Yeah, like what if they're 2-5 after seven games and challenging the Cowboys and Vikings for the title of NFL's Biggest Bust?

    Woodley had a point, too, when I asked about the T.O. factor and whether it might push the Bungles over the top (as opposed to over the edge).

    "You've been seeing T.O. on a few teams," Woodley said then, "and what difference did that make?"

    Here's why I thought the Bengals would go 10-6 and win the division: I spotted a different breed of cat — a better breed — at Heinz Field last season and didn't see a good reason why that should change. It looked as if the Bengals had finally taken a hint from all those Steeler-perpetrated beat downs: Be more like them.

    Cincinnati won an 18-12 battle of attrition that day, proving it could out-slug the neighborhood bully. That was a tough, patient team last season. It relied on a power-running game featuring Cedric Benson and a stout defense under fiery coordinator Mike Zimmer.

    All of the defensive starters returned, as did injured players such as safety Roy Williams and since-suspended pass rusher Antwan Odom. What's more, the Bengals' weak passing game figured to be much better with quarterback Carson Palmer returning to form and a bunch of new pass catchers led by T.O.

    Seven games in, it's hard to pin the Bengals' demise on T.O., who has put up nice numbers. But you also have to wonder if his addition has come to personify a team-wide personality change, from bulldogs to divas.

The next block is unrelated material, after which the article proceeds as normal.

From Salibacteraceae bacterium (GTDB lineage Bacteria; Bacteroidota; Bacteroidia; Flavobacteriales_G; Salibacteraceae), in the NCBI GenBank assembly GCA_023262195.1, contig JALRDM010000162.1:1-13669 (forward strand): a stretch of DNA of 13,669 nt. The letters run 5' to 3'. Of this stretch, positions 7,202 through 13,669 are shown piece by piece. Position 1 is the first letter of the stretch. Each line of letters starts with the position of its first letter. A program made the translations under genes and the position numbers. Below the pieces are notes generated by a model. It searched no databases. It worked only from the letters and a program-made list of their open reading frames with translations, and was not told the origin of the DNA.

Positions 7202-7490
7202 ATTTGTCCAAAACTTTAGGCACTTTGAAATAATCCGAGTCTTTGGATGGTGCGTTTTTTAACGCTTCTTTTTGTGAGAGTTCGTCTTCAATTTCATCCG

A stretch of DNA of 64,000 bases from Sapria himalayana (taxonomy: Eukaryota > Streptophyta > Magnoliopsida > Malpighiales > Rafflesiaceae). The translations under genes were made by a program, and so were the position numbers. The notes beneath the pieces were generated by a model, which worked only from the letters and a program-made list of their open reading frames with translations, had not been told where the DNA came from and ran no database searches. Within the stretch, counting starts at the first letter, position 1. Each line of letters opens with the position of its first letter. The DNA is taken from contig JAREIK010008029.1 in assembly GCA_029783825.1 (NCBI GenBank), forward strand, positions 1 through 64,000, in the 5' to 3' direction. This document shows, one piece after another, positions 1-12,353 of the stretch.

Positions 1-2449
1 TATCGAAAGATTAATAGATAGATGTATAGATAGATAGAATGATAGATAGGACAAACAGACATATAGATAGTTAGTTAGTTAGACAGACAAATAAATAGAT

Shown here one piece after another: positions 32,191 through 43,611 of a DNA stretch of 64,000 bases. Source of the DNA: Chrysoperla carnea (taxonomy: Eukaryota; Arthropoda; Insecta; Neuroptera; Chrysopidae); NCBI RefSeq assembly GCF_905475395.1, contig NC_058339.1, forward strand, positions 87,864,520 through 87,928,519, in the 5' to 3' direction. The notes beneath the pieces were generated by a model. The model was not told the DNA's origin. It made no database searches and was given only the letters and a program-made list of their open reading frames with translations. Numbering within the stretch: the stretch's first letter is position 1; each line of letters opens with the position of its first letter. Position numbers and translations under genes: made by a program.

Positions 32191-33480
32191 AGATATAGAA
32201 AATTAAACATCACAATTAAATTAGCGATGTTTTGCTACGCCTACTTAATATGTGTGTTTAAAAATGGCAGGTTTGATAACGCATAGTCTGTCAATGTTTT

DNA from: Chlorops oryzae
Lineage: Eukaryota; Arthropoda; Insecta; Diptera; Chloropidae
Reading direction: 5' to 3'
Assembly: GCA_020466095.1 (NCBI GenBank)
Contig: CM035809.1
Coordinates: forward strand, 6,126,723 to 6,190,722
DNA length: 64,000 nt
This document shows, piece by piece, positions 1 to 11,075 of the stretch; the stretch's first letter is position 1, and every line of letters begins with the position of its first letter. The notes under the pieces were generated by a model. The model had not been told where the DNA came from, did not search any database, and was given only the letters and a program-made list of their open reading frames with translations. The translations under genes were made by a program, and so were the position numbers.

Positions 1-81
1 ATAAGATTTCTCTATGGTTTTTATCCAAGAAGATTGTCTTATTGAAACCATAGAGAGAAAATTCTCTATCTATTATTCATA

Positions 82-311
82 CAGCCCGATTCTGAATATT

Just the other night, on the hideous but somehow riveting "T.Ocho Show," Ochocinco seemed to call out Palmer, reminding everyone, "I'm on the field. I'm available. There's nothing I can do but make myself available."

    I asked Palmer, on a conference call Wednesday, if he happened to catch the show.

    "I didn't," he said. "What'd I miss?"

    Informed of Ochocinco's comments, Palmer said, "I"m not taking that as him calling me out. But I hear him."

    Bengals coach Marvin Lewis got a laugh during his conference call with reporters when he was asked about Moss' availability. Lewis has enough to worry about these days, including the fact he is in the final year of his contract. Perhaps idiots like me should have seen that situation as the biggest clue as to why the Bengals could not sustain their Steelers' imitation from last season.

    See, the Steelers historically have made certain that everyone, especially the guys in the locker room, know the coach is boss and is backed by those above him. They do this by extending his contract with multiple years remaining, even if he is coming off a bad season.

    It's as if Steelers management is telling the world, "We believe in our coach because we believe in ourselves."

    In Cincinnati, they failed to re-up Lewis after a division-winning season. There is a very real chance he will be gone after this, his eighth year, which raises a question: What would he do next year?

    Maybe he could manage the Pirates.